This quote gives us a slight insight into Marion and Jack’s complicated relationship. Marion loves Jack with her whole heart, but she can tell that he’s incapable of feeling the same way about her. Jack knows he needs Marion in his life, but he’s simply unwilling to fight for her.

“The world breaks everyone, and afterward many are strong at the broken places. But those that will not break, it kills – it kills the very good, and the very gentle, and the very brave, impartially. If you are none of these, you can be sure it will kill you, too, but there will be no special hurry.”– Jack Manfred

This quote shows Jack’s very pessimistic view of the world, which we can see as he narrates the entire film. Some say that this quote also foreshadows Marion’s sudden death towards the end of the film, but that’s only speculation.

“His father, 8,000 miles and 27 years away, was still dealing to his son Jack from the bottom of the deck, but Jake the croupier had a sense of humor.”– Jack Manfred

This is one of the last lines of the movie, and it occurs after Jack receives a phone call from his father who he finds out was behind the Golden Lion Casino scandal. This quote shows how different his alter ego, Jake, responds to his father’s news. While Jake is laughing off the situation, Jack feels like a fool inside for being misled by his father yet again.

What Others Are Saying

Rotten Tomatoes gave this film a 98% rating and had this to say about it,

“The writer slumming for human truths and real experience is a common enough story, but this cool-headed and slick thriller provides a gut-churningly compelling backdrop to a look at our darker sides.”Author Name – The author name will be here (but can be left out)

The New York Times wrote,

“More than just a smoothly plotted casino-based thriller with a surprise ending, ’’Croupier,’’ which is narrated by Jack (and sometimes by his fictional alter ego, Jake), is a breezy meditation on life as a game of chance.”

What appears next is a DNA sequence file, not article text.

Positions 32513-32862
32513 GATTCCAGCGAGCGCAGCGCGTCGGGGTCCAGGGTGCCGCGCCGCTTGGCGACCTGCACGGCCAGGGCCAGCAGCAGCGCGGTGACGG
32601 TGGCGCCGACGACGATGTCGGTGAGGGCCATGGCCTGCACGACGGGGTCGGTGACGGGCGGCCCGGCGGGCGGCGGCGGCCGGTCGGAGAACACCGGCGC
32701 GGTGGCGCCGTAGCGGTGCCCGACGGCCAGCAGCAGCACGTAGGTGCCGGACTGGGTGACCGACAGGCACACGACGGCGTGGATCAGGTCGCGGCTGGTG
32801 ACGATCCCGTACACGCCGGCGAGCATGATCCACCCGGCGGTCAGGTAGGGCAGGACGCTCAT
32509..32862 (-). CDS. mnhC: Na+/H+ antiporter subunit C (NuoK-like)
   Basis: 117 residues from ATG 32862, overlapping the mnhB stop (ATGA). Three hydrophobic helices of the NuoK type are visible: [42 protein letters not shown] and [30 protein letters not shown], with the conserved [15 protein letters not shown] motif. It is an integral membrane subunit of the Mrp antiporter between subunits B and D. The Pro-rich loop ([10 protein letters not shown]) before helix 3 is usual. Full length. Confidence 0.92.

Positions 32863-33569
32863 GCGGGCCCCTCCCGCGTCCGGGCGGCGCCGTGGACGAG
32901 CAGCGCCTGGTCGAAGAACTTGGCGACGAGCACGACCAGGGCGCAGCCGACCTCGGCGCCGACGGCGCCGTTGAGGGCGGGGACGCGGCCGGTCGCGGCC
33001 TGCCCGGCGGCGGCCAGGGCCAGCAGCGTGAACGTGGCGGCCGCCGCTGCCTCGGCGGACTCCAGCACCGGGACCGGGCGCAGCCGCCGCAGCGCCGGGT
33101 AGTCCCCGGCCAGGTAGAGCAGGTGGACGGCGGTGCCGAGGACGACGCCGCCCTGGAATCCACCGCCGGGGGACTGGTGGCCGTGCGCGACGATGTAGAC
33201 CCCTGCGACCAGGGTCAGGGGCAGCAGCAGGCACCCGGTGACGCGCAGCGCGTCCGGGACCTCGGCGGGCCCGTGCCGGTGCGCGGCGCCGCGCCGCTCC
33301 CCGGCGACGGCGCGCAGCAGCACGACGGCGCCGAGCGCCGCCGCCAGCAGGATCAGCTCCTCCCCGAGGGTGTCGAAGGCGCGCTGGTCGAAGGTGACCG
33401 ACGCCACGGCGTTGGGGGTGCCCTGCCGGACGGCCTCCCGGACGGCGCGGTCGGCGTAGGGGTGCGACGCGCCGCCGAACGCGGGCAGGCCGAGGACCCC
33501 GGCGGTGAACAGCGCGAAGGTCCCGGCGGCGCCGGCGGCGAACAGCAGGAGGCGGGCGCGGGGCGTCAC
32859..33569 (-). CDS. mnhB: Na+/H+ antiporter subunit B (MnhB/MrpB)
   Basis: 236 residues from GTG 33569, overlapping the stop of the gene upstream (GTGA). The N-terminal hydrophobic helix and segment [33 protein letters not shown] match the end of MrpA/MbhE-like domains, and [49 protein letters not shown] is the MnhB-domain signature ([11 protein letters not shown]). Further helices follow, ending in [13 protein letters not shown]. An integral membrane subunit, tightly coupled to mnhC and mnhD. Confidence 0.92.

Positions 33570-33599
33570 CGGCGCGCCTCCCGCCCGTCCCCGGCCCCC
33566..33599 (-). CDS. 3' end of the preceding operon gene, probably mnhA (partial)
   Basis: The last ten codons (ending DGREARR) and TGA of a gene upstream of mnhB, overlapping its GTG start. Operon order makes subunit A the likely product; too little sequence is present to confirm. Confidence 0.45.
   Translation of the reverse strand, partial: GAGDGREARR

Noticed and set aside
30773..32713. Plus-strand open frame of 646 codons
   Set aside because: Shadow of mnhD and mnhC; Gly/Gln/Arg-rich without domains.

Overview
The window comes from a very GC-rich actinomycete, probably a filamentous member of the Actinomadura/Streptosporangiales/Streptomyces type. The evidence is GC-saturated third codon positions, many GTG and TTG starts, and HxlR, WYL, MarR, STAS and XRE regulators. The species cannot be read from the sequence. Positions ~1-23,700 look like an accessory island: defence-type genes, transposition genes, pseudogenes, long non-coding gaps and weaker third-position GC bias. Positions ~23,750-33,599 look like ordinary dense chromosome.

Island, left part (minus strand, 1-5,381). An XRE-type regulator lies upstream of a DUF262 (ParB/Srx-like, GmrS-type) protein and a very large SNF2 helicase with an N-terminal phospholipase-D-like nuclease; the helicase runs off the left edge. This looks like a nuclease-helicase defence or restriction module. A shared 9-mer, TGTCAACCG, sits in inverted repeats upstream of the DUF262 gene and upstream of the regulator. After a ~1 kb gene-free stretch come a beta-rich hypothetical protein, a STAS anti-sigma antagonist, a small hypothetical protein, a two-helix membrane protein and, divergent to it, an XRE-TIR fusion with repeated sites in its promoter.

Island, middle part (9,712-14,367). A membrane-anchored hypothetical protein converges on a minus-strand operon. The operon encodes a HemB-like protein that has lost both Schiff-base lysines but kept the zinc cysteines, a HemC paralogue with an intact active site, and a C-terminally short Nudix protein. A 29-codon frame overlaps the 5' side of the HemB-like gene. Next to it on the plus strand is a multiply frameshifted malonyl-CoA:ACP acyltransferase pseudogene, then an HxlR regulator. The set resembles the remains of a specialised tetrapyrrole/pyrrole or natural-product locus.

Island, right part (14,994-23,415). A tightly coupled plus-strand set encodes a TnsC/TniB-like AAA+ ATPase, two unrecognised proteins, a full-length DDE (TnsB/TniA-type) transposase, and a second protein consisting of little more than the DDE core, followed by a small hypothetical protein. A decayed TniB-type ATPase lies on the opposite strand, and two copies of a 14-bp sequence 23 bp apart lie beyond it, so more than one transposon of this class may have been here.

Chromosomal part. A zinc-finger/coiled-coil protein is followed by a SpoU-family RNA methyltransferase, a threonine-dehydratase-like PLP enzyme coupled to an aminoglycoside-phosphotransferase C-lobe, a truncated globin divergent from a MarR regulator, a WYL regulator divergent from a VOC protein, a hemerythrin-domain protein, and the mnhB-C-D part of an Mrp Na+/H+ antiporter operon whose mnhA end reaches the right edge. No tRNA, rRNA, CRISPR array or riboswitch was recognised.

Urban Cinefile speaks highly of this film by saying,

“Croupier is astonishing. A thriller, a mystery, a story of duality; it’s stylish, compelling and filled with psychological edge and surprise. Cleverly structured with a piercing voice-over narration that reflects conscience, we are sucked into the ever-spinning world of gambling where the odds are always against us.”

Awards & Accolades

Although this movie didn’t obtain the best reviews in England, it received very positive recognition in the United States. National Board of Reviews even put Croupier on their list of Top 10 Films in 1999. This movie was also nominated for both Edgar Alan Poe’s Award for Best Motion Picture and Southeastern Film Critics Association Award for Best Picture.

Our Rating and Why We Recommend It

4.5 Out of 5 Stars

4.5 Star Rating

Mike Hodge’s film, Croupier, is an excellent film to watch but it only caters to a select audience. Viewers need to have an appreciation for a gambling themed storyline that’s a little rough around the edges. This movie doesn’t sugarcoat the realities of casino life but instead allows viewers to see what really takes place in a casino atmosphere. The authenticity we see throughout the film is one of the reasons why we recommend watching it.

We cannot review this movie without giving credit to the cast who were all able to transform into their characters with ease. We especially commend Clive Owen, who played the misunderstood and complex, Jack Manfred. We were impressed with Alex Kingston, Gina Mckee, and Kate Hardie’s performances as well. All three of these women had limited prior experience in the filming industry but were still able to implement their parts beautifully.

Another element of this film that’s especially appealing is its surprise ending. We don’t believe anyone would have guessed that Jani and Jack’s father were romantically involved and that they had worked together to manipulate Jack into being a part of the casino robbery. We also probably wouldn’t have been able to predict Marion’s sudden death towards the end of the movie. Viewers love to be surprised, so this movie definitely gets bonus points for that.

With all of that being said, there were a couple downsides to this film that were hard to overlook. For starters, the movie is a little dry. There are several scenes where nothing happens other than an elongated conversation. Along with that, Jack’s narration was done in a monotone voice, which becomes boring to listen to for an extended period of time. Lastly, some of the characters, including Matt and David Reynolds, seemed incomplete; it would have been nice to learn a little bit more about them.

In the grand scheme of things, these complaints are really minor and they don’t take too much away from the overall quality of the film. This film may not be suitable for everyone, but for those that enjoy a darker, gambling related movie, this will undoubtedly be worth watching.